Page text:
So far, we have covered seven of the 15 judges mentioned in the book of Judges. They are the more commonly known judges, merely because there is more written about them. That leaves eight remaining judges, for whom very little is known.
Often their entire life is summarized in just a couple of verses. They are:
Othneil (Judges 3:7-11) overpowered foreign oppression, resulting in 40 years of peace—until he died. (Trivia: He was Caleb’s nephew.)
Ehud (Judges 3:12-3:30) posed as a peaceful envoy with a private message for the king. The message was thrusting a sword into the king’s fat belly. Ehud then escaped, rallied the troops, and routed the enemy army. Then there was 80 years of peace. (Trivia: he was left-handed.)
Shamgar (Judges 3:31) killed 600 Philistines. (Trivia: he used an oxgoad—“a sharp wooden stick”)
Tola (Judges 10:1-2) led Israel for 23 years; then he died.
Jair (Judges 10:3-5) led Israel for 22 years; then he died. (Trivia: he had 30 sons, who rode 30 donkeys, and controlled 30 towns.)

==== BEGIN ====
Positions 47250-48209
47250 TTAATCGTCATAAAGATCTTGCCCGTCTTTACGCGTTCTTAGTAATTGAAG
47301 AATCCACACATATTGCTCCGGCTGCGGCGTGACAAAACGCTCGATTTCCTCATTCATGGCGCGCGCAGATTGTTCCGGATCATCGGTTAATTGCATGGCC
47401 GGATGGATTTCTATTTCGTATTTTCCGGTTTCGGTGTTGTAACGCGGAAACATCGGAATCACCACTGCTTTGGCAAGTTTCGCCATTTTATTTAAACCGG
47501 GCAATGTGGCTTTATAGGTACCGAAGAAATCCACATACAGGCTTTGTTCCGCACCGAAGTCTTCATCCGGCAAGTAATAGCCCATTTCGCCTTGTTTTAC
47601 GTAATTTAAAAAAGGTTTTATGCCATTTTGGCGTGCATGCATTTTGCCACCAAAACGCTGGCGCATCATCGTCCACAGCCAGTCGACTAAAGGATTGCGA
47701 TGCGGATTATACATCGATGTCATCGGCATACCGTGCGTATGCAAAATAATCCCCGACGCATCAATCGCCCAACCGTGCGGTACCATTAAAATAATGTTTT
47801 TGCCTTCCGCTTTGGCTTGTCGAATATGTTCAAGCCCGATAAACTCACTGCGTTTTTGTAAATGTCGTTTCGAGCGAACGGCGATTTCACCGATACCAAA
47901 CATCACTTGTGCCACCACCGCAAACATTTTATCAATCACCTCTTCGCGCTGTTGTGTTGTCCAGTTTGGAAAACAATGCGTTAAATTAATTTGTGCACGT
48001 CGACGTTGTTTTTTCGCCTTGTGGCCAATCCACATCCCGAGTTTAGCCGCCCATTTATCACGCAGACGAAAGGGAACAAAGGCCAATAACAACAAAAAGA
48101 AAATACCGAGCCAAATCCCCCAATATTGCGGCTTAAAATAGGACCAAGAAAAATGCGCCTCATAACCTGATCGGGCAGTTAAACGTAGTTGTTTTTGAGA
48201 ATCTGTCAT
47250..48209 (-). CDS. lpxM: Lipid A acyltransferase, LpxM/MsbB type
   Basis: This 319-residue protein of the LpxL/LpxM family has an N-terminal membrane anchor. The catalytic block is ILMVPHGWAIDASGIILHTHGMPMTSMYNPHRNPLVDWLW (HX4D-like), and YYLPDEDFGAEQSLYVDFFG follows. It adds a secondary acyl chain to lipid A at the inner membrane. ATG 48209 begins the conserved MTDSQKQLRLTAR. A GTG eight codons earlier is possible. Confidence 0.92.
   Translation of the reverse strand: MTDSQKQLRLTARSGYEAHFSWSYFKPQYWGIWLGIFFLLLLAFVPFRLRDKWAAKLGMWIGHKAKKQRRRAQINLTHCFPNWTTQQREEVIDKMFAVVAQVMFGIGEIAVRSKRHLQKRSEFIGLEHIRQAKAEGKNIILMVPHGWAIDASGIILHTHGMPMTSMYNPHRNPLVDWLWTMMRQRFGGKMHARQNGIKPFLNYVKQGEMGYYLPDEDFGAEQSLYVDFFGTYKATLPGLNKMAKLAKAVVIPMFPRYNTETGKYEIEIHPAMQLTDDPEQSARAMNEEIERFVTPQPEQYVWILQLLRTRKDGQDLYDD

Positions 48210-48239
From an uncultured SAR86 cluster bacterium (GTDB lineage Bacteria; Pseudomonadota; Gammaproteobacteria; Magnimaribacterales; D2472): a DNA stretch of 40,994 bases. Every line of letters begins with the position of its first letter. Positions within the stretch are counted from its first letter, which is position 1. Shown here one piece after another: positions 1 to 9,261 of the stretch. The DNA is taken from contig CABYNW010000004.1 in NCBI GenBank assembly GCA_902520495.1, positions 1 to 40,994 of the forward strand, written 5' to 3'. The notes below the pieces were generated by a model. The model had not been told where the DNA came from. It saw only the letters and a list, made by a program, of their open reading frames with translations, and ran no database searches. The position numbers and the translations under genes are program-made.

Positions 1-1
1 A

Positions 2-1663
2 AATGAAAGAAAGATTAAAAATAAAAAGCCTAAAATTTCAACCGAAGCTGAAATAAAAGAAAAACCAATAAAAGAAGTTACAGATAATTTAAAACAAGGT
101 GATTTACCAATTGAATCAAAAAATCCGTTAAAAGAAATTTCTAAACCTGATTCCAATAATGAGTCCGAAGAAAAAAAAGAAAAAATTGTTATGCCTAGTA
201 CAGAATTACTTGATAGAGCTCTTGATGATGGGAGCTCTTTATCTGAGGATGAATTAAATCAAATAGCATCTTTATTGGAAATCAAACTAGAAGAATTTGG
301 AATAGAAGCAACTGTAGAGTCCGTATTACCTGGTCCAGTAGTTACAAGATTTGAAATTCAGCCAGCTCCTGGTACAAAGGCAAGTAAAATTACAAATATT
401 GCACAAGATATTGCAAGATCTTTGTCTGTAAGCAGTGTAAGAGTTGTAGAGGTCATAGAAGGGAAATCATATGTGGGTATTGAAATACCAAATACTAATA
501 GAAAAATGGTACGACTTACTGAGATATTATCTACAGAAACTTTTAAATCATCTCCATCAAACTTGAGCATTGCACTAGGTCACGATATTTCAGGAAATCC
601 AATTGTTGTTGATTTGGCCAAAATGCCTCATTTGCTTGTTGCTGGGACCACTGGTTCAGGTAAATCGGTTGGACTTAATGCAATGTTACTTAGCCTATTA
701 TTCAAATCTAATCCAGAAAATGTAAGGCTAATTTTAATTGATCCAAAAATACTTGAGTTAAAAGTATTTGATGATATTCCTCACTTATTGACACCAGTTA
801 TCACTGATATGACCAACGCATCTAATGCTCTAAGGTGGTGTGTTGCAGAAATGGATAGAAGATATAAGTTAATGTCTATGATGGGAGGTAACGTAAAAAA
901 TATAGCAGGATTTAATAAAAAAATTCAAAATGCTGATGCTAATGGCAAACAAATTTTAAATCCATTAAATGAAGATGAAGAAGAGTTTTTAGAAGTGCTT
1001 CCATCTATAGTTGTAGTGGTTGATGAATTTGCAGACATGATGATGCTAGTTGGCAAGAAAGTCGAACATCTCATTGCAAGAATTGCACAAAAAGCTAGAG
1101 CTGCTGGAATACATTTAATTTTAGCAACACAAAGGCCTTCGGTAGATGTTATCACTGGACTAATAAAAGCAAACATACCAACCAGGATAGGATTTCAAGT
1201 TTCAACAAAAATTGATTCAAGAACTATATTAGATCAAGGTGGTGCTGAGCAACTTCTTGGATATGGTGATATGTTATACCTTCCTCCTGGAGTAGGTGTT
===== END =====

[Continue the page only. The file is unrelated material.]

Ibzan (Judges 12:8-10) led Israel for seven years; then he died. (Trivia: he intermarried his 60 children to people from other tribes.)
Elon (Judges 12:11-12) led Israel for ten years; then he died.
Abdon (Judges 12:13-15) led Israel for eight years; then he died. (Trivia: his 40 sons and 30 grandsons rode 70 donkeys.)
From this, I have two general observations:
First, for many, there is seemingly strange trivial information provided. While it may seem nonsensical to us now, it may have had important meaning back then. If we can ascertain it, additional insight could be gained.
Second, more importantly, the recorded impact of these judges was largely limited to their lifetime; no mention is made of them setting up a successor or influencing others to lead after their death.
Contemplation: What are you doing to extend your influence beyond your life?
Peter DeHaan writes about biblical Christianity to confront status quo religion and live a life that matters. He seeks a fresh approach to following Jesus through the lens of Scripture, without the baggage of made-up traditions and meaningless practices.